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FNBB projects deeper 50 basis point cut for Q4 2020

14th September 2020
Steven Bogatsu

Leading commercial bank, First National Bank Botswana (FNBB), expects the central bank to sharpen its monetary policy knife and cut the Bank Rate twice in the last quarter of 2020.

The bank expects a 25 basis point (bps) in the beginning of the last quarter, which is next month, and another shed by the same bps in December, making a total of 50 bps cut in the last quarter.  According to the bank’s researchers, the central bank is now holding on to 4.25 percent for the time being pending for more informed data on the economic climate.

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Food suppliers give Gov’t headache – report

14th September 2020
Food suppliers give Gov’t headache

An audit of the accounts and records for the supply of food rations to the institutions in the Northern Region for the financial year-ended 31 March 2019 was carried out. According to Auditor General’s report and observations, there are weaknesses and shortcomings that were somehow addressed to the Accounting Officer for comments.

Auditor General, Pulane Letebele indicated on the report that, across all depots in the region that there had been instances where food items were short for periods ranging from 1 to 7 months in the institutions for a variety of reasons, including absence of regular contracts and supplier failures. The success of this programme is dependent on regular and reliable availability of the supplies to achieve its objective, the report said.

There would be instances where food items were returned from the feeding centers to the depots for reasons of spoilage or any other cause. In these cases, instances had been noted where these returns were not supported by any documentation, which could lead to these items being lost without trace.

The report further stressed that large quantities of various food items valued at over P772 thousand from different depots were damaged by rodents, and written off.Included in the write off were 13 538 (340ml) cartons of milk valued at P75 745. In this connection, the Auditor General says it is important that the warehouses be maintained to a standard where they would not be infested by rodents and other pests.

Still in the Northern region, the report noted that there is an outstanding matter relating to the supply of stewed steak (283×3.1kg cans) to the Maun depot which was allegedly defective. The steak had been supplied by Botswana Meat Commission to the depot in November 2016.

In March 2017 part of the consignment was reported to the supplier as defective, and was to be replaced. Even as there was no agreement reached between the parties regarding replacement, in 51 October 2018 the items in question were disposed of by destruction. This disposal represented a loss as the whole consignment had been paid for, according to the report.

“In my view, the loss resulted directly from failure by the depot managers to deal with the matter immediately upon receipt of the consignment and detection of the defects. Audit inspections during visits to Selibe Phikwe, Maun, Shakawe, Ghanzi and Francistown depots had raised a number of observations on points of detail related to the maintenance of records, reconciliations of stocks and related matters, which I drew to the attention of the Accounting Officer for comments,” Letebele said in her report.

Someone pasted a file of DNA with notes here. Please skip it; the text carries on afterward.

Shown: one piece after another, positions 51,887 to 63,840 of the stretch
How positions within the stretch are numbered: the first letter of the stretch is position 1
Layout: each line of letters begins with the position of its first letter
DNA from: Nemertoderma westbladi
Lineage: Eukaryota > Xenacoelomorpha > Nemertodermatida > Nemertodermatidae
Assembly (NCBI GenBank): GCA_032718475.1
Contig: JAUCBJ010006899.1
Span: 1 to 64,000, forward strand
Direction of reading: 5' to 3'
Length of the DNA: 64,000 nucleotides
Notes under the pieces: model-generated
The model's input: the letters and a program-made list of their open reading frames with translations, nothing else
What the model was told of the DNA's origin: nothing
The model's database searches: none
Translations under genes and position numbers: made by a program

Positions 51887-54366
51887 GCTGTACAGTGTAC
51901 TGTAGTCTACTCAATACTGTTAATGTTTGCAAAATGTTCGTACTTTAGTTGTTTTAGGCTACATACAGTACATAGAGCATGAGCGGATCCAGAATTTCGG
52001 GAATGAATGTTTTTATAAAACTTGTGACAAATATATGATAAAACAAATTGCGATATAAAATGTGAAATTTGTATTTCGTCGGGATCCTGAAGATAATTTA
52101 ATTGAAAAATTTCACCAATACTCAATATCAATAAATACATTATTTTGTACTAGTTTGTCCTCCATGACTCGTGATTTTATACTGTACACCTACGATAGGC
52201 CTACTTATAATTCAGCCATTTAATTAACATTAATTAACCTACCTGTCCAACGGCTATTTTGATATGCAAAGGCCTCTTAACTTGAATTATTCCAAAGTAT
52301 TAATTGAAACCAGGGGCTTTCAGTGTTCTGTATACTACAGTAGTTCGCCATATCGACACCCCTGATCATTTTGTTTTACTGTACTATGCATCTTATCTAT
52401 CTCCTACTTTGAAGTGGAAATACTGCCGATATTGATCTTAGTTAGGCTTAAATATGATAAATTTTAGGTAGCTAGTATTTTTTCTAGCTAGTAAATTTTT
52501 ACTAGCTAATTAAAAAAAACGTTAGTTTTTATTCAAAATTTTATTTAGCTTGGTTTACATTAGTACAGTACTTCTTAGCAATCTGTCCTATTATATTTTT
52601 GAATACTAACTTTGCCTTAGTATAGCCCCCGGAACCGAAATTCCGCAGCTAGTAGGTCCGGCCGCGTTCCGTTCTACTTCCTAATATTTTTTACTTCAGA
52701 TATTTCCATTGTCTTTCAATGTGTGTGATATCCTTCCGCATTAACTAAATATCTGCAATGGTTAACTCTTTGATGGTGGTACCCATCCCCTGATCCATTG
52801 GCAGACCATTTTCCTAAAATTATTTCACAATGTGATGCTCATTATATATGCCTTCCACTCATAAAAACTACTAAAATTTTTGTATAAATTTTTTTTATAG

In the Southern region, a scrutiny of the records for the control of stocks of food items in the Southern Region had indicated intermittent shortages of the various items, principally Tsabana, Malutu, Sunflower Oil and Milk which was mainly due to absence of subsisting contracts for the supply of these items.

“The contract for the supply of Tsabana to all depots expired in September 2018 and was not replaced by a substantive contract. The supplier contracts for these stocks should be so managed that the expiry of one contract is immediately followed by the commencement of the next.”

Suppliers who had been contracted to supply foodstuffs had failed to do so and no timely action had been taken to redress the situation to ensure continuity of supply of the food items, the report noted.

In one case, the report highlighted that the supplier was to manufacture and supply 1 136 metric tonnes of Malutu for a 4-months period from March 2019 to June 2019, but had been unable to honour the obligation. The situation was relieved by inter-depot transfers, at additional cost in transportation and subsistence expenses.

In another case, the contract was for the supply of Sunflower Oil to Mabutsane, where the supplier had also failed to deliver. Examination of the Molepolole depot Food Issues Register had indicated a number of instances where food items consigned to the various feeding centres had been returned for a variety of reasons, including food item available; no storage space; and in other cases the whole consignments were returned, and reasons not stated.

This is an indication of lack of proper management and monitoring of the affairs of the depot, which could result in losses from frequent movements of the food items concerned.The maintenance of accounting records in the region, typically in Letlhakeng, Tsabong, and Mabutsane was less than satisfactory, according to Auditor General’s report.

In these depots a number of instances had been noted where receipts and issues had not been recorded over long periods, resulting in incorrect balances reflected in the accounting records. This is a serious weakness which could lead to or result in losses without trace or detection, and is a contravention of Supplies Regulations and Procedures, Letebele said.

Similarly, consignments of a total of 892 bags of Malutu and 3 bags of beans from Tsabong depot to different feeding centres had not been received in those centres, and are considered lost. These are also not reflected in the Statement of Losses in the Annual Statements of Accounts for the same periods.